## This is what experiments look like at our rotating tank

Just so you don’t get bored over the weekend (and because they are so so beautiful to look at!) here are a couple more sneak peek gifs of our experiments. (For some reason I don’t understand, they take a little while before they start moving. Don’t give up, it’ll happen!)

Remember, though, that what we see are only particle distributions in one layer close to the surface, and also the very beginning of the experiments before the flow has reached a balance. So please don’t over-interpret 🙂

## It’s European Researchers’ Night tonight! Go look at some cool science! :-)

If you are still sitting at your desk right now, we think it’s great that you are procrastinating by reading our blog. And there is definitely some cool stuff on here! But today there is actually a pretty good alternative: It’s the European Researchers’ Night!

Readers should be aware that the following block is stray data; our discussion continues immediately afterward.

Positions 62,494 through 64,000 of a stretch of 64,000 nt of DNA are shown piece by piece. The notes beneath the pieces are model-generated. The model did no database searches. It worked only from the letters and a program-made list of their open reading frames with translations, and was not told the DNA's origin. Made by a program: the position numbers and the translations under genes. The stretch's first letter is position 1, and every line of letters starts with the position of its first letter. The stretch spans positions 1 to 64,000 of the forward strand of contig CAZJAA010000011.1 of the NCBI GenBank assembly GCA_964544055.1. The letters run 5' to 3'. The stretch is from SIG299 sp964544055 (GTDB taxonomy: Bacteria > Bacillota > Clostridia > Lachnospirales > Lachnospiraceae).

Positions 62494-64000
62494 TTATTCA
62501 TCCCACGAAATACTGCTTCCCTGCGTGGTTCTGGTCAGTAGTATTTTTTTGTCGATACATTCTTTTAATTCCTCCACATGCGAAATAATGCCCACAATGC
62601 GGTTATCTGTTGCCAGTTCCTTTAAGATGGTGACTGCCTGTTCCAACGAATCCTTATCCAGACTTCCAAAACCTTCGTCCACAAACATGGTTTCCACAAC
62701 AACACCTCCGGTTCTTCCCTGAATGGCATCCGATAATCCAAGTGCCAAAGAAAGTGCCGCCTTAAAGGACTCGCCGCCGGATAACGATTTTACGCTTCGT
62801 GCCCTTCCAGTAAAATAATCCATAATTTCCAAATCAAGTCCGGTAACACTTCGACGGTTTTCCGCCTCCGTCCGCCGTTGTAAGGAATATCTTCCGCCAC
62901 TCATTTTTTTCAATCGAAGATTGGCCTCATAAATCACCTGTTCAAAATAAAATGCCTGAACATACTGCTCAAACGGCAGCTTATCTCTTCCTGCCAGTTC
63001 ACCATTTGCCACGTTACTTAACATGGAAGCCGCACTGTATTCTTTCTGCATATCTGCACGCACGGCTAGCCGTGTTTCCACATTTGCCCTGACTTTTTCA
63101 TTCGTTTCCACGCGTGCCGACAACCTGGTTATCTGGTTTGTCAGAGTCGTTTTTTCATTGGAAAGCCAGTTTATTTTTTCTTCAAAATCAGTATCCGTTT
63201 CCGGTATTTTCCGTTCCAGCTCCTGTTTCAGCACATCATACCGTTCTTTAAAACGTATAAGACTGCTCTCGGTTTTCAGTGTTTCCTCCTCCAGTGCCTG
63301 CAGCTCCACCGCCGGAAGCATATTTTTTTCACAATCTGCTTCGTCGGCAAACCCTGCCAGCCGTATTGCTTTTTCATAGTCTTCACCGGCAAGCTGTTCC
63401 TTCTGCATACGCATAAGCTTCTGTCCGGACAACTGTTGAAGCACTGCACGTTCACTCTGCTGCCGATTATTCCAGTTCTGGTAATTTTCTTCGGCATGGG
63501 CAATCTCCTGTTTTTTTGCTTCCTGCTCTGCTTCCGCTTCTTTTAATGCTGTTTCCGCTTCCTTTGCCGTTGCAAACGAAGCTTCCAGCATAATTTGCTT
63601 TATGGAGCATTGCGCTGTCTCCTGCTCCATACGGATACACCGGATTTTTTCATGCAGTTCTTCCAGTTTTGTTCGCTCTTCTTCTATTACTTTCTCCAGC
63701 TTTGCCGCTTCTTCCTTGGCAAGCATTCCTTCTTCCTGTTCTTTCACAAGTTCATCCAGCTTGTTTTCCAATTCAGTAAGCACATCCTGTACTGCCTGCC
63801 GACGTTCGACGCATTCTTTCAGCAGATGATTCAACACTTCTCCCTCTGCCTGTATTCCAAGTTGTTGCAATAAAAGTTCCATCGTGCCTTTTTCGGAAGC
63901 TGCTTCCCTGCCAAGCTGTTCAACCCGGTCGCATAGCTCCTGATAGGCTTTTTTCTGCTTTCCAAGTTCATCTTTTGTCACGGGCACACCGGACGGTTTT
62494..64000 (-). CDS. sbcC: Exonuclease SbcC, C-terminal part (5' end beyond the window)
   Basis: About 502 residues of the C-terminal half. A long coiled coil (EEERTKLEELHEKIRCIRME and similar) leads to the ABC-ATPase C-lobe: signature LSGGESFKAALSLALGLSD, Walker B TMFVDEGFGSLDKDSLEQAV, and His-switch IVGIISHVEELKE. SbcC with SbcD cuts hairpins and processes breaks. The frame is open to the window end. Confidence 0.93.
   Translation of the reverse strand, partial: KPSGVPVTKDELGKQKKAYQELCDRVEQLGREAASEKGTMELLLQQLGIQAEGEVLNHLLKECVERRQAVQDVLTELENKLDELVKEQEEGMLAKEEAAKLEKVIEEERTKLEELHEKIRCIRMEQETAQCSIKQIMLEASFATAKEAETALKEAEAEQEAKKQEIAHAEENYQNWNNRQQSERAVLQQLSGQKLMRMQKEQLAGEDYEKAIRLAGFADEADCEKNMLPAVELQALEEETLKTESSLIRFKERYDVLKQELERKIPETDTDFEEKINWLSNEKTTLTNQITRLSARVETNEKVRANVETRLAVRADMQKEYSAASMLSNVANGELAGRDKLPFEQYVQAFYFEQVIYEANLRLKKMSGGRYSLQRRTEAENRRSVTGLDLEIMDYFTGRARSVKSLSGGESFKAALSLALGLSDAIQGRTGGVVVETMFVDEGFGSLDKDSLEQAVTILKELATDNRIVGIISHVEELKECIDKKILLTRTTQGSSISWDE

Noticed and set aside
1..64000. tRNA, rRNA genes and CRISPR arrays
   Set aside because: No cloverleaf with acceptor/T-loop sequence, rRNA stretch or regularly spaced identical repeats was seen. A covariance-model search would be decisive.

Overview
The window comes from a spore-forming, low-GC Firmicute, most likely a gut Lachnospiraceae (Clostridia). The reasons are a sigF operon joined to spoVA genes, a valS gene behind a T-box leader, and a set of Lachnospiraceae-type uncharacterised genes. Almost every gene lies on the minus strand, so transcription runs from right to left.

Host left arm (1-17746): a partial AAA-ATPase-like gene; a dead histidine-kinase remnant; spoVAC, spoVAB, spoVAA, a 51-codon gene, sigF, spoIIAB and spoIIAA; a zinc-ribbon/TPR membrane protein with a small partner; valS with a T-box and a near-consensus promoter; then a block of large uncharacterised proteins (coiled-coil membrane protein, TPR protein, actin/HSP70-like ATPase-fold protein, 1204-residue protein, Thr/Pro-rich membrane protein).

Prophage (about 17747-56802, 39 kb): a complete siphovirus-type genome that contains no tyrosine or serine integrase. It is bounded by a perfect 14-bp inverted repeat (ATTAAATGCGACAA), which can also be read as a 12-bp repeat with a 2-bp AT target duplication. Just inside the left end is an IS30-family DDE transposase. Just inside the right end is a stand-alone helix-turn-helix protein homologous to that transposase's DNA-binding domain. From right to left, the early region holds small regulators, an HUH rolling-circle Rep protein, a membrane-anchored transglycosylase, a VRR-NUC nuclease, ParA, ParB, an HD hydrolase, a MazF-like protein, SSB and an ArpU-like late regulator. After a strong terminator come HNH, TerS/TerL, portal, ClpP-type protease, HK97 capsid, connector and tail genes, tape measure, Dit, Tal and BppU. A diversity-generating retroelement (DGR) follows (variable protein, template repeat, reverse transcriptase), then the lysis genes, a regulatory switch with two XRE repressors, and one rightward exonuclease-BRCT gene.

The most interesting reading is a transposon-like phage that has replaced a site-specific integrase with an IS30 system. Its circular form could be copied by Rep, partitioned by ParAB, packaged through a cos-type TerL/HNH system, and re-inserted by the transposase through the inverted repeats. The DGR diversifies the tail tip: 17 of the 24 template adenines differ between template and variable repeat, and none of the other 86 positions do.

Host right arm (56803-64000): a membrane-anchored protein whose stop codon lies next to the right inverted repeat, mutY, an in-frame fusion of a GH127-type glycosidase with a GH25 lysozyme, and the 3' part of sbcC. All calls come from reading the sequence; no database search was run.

Find events near you here. “Discover science, meet researchers, and enjoy yourself!” 🙂

## The rotating swimming experience

Yesterday was the last day of experiments with the shelf break setup, before we will continue ice front experiments next week. To celebrate a (hopefully) successful series of many experiments without any big troubles (we’ve heard stories about a leaking tank, shut off electricity etc), we just couldn’t resist to go swimming in the rotating pool! Here you see how we were having fun!

Apparently, we are the first people that went swimming in the tank! It was not only fun, but we also got our personal experience of the Coriolis force that deflected us to the left while swimming. In addition, the water was mixed up for the following last two experiments, in which we induced fluorescent dye to get shiny pretty pictures of the current. Those photos will be coming next week…

## Who is faster, the currents or the waves? The Froude number

A very convenient way to describe a flow system is by looking at its Froude number. The Froude number gives the ratio between the speed a fluid is moving at, and the phase velocity of waves travelling on that fluid. And if we want to represent some real world situation at a smaller scale in a tank, we need to have the same Froude numbers in the same regions of the flow.